Igor Levit at Carnegie Zankel October 2018
Igor Levit’s 2017 Carnegie recital was described by one reviewer as “a peak pianistic experience of my concertgoing life”.
I signed up for Levit’s 2018 Carnegie recital hoping for just such an experience.
However for me the repertoire of the October 19th recital alone was sufficient reason to subscribe.
And so, after gorgeing ourselves at the Brooklyn Diner on West 57th Street, my dear wife and I entered Carnegie Zankel stuffed with great food and full of expectations.
Bach: Chaconne in D Minor (left hand, arr. Brahms)
I have attended strong two-handed performances of Bach’s D Minor Chaconne (arr. Busoni) by Han Chen and Virna Kljakovic. However Igor Levit was my first live experience of Brahms’ left hand arrangement. I had great hopes for it, because the underlying Partita is superlative.
Bach Partita #2’s Chaconne soars to spiritual heights and sinks to the edge of despair (over the death of Bach’s wife, some say).
But when compared with the edgy clarity of Hilary Hahn’s violin or the harmonic density of Busoni’s two-handed arrangement, Levit’s Chaconne felt as cold as the stone of a cathedral. Somewhere between Brahms and this pianist, the flame went out.
Busoni: Fantasia after J.S. Bach, BV 253
As per Busoni, Fantasia opens serioso, sostenuto e sempre sottovoce. In Levit’s hands, these directions were faithfully executed.
From my front row right seat, I had a great view of Levit’s sostenuto. I was able to see how he worked the pedals to create ethereal tones in higher registers. He used much partial pedal to thread the hazardous path between too little resonance and too much.
I could literally see the resulting harmonics hanging in the air. They looked like a church organ, with harp-like strings in place of pipes.
Mr. Levit’s performance of this work was the high point of his recital, and utterly mesmerizing. You can hear him play this for yourself at Igor Levit plays Busoni Fantasia nach J.S. Bach – live 2015.
Schumann: Variations in E-flat Major on an Original Theme
This serene but unremarkable work left your reviewer unmoved. This was not through any fault of Mr. Levit. Schumann never has done much for me. Perhaps you, dear reader, will get more out of Igor Levit’s Variations in E-Flat Major on an Original Theme “Ghost Variations”, WoO 24 than I did.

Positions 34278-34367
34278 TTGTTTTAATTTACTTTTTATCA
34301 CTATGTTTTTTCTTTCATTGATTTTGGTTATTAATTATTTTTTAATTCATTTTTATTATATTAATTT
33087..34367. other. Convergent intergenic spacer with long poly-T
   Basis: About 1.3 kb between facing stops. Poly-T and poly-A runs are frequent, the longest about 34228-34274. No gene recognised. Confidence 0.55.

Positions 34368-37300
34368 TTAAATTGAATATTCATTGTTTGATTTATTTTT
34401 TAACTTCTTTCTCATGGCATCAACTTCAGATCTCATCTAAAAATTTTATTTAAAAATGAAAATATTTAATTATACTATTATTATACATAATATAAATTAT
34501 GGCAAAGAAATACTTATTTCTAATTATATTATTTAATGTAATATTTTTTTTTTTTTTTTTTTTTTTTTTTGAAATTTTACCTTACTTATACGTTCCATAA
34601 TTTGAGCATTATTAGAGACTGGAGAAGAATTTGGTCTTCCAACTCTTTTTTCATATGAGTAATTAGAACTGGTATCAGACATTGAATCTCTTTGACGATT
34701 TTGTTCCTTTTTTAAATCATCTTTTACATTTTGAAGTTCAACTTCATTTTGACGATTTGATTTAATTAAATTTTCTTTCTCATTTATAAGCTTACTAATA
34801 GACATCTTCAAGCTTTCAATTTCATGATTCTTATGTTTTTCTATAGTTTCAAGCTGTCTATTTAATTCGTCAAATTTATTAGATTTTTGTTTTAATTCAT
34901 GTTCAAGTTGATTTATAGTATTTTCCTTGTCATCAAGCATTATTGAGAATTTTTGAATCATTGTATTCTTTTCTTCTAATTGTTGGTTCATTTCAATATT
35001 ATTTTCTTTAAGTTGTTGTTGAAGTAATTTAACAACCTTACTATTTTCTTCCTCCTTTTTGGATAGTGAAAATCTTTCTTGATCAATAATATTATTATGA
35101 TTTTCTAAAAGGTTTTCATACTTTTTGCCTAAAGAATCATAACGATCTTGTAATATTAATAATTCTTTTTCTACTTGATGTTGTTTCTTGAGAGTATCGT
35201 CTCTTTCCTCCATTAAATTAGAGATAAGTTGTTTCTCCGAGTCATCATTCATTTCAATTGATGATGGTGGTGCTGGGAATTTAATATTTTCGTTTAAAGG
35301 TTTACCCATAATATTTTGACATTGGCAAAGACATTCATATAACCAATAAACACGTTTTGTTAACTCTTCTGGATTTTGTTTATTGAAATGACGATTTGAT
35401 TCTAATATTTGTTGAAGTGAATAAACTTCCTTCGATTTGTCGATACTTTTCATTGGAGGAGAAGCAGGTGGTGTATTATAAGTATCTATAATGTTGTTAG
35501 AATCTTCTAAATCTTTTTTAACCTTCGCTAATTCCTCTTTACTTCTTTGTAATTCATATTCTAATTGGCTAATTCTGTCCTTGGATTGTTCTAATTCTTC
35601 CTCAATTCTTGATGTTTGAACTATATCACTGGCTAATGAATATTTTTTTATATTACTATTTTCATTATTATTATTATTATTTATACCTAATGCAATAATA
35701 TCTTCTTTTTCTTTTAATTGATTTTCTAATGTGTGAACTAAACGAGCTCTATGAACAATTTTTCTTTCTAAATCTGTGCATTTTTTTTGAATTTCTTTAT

Wagner: Solemn March to the Holy Grail from Parsifal (arr. Liszt)
The Solemn March opens with a descending bass motif that sounds like huge bells tolling over a stately procession. The bells continue throughout the work, giving it a gravitas that fitted the rest of the recital program. Although there are more dramatic performances, I personally appreciated Mr. Levit’s understated interpretation.
Liszt: Fantasia and Fugue on Ad nos, ad salutarem undam (arr. Busoni)
Liszt is the kind of composer you either love or you hate. My wife and I are at opposite ends of this spectrum, but I have to agree that this brash, showy work does not inspire me the way even the Parsifal arrangement did.
In my opinion Mr. Levit could profitably have dropped this work from his program, buying him time for a couple of encores that would have greatly endeared him to his neglected Carnegie audience.
Frederic Rzewski “A Mensch” from Dreams, Part I [encore]
Mr. Levit announced that he would play only one encore. Disappointing as this was, it is hard to imagine following a program of such gravity with any kind of casual crowd-pleaser.
Indeed, A Mensch was no crowd-pleaser. Your unfortunate reviewer neither liked nor understood this awkward, atonal work. For future performances, it would help if Mr. Levit would grace his audience with a brief musical introduction.
What was the point of the pianist rapping the piano with his fingers, or the closing moment when he slid his foot off the damper pedal so that it sprang up with a loud CLACK?
Igor Levit: one of a kind
When Mr. Levit was ready to start Busoni’s Fantasia, a latecomer was being seated. Whatever he may have felt, Levit flashed a good-natured smirk at the audience. It was a reassuring moment, and one of many indications that although Igor Levit is a different kind of pianist, he is still human.
There were cases where Mr. Levit’s individuality was less impressive. At the end of Busoni’s Fantasia, and again at the end of Liszt/Wagner’s Solemn March to the Holy Grail, the audience waited politely for the pianist to sit up and indicate that he was finished. Instead, Levit started the next part of his recital. These were awkward moments, verging on rude.
There were other moments that I could cite to illustrate Mr. Levit’s uniqueness, but I will trade them all for the answer to one question. When you were sight-reading from your iPad, Mr. Levit, I did not see a page-turner pedal. So how did you turn the page?